I then took it upon myself to inquire about the demarcation issue without any success at all. At the time, I was sent form pillar to post by concerned traditional affairs department officials in the Cooperative Governance and Traditional Affair, who requested a list of the number of villages under the Ba-Ga Mothibi Tribal Authority – the very same list that submitted to the task team whose report is completed but gathering dust at cabinet.

While several engagements with the communities and its demarcation committee were again held following the task team report, nothing has come of it nor has any report been shared with the said communities.  Importantly, the same minutes of a Cabinet meeting on 15 April 2009 said the demarcation of the Ba-Ga Mothibi communities  “will be finalised by the next administration and the new Parliament at the end of the consultation process” and that should cabinet agree to this demarcation – or even concur with its recommendations – that means a “change in provincial boundaries [which] will require changes to the constitution.”

This means that the “next administration [from 209-2009 under President Jacob Zuma]” whose term ends on midnight today, 6 May 2014, has failed our communities dismally and there is no excuse for that because cabinet is aware of our demands but chose to ignore them. The excuse that the demarcation would require a change to the constitution is laughable and a lie. This because the Ba-Ga Mothibi issue was raised almost the same time – if not prior to – around the Khutsong demarcation was which has long been politically resolved by the government (aka ANC). Following our demarcation request, both Northern Cape and North West province signed a deal which I now suspect was only meant to bride us into abandoning our demarcation request from North West to Northern Cape. Their deal resulted in a Memorandum of Understanding (MOU) which to date has remained secret and has not been shared with the affected communities or its demarcation committee.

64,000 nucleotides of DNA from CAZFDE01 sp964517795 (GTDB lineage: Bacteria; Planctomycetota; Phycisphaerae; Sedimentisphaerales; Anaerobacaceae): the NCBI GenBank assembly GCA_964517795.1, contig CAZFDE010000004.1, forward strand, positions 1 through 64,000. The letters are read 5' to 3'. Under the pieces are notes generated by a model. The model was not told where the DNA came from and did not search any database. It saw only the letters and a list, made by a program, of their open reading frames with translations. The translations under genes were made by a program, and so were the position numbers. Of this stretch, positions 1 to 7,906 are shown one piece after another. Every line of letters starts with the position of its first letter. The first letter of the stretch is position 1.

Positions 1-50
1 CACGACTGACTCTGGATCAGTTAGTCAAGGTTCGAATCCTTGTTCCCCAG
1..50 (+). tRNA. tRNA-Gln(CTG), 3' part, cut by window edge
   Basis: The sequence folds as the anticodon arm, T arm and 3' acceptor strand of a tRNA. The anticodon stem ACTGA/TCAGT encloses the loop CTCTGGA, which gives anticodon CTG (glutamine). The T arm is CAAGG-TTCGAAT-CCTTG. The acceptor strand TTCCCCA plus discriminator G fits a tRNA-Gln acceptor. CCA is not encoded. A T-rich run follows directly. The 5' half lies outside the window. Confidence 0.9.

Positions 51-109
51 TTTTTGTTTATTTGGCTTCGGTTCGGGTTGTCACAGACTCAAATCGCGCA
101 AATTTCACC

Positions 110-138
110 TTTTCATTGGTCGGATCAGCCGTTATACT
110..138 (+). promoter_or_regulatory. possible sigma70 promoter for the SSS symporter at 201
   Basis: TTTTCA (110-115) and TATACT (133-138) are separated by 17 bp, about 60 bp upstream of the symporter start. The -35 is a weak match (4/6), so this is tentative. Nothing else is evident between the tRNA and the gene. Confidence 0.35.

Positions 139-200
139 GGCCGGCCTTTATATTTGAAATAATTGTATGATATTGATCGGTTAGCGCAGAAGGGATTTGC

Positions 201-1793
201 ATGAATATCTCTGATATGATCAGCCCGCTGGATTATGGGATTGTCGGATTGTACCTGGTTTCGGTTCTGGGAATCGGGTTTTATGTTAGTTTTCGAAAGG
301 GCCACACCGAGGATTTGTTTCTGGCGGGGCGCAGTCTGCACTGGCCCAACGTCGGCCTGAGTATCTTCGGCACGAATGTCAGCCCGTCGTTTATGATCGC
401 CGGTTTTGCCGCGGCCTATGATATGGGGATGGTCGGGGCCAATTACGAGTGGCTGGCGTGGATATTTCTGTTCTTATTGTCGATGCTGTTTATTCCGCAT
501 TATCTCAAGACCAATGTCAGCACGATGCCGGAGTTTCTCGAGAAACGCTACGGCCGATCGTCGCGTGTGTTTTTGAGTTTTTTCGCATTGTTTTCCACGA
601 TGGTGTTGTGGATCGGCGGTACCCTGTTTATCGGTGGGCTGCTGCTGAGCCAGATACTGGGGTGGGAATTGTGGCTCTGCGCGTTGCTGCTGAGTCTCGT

The South African Demarcation Board made it clear to me at the time that should a request be made by the community – if none was ever made before – such a request will only be considered after 2016. Despite several engagements with government and until God knows when, this means we have to live with the fact that the ruling party does not want to heed to our reasonable demand yet managed to heed Khutsong’s.

Or may this is because we have not been violent and only after burning down schools, etc, will they then take us seriously? I am not trying to incite violence but if that is what they want, they should say so clearly. As noted by one of the community members previously: Ba Ga-Mothibi communities have always followed procedures and have “never” been involved in any violent protests but that “in future we won’t stop people from going this route [because] government will listen only when tyres and Councillor’s houses are burnt”.

For anyone who does not stay in any of our surrounding communities under Ba-Ga Mothibi Tribal Authority – and does not know what we have to go through – this matter might seem simple to you. But it is not. So, why should I really vote if government does not listen to us? It is this seemingly minor issue (to you only but a BIG one to me) that’s left me undecided and discouraged as registered voter.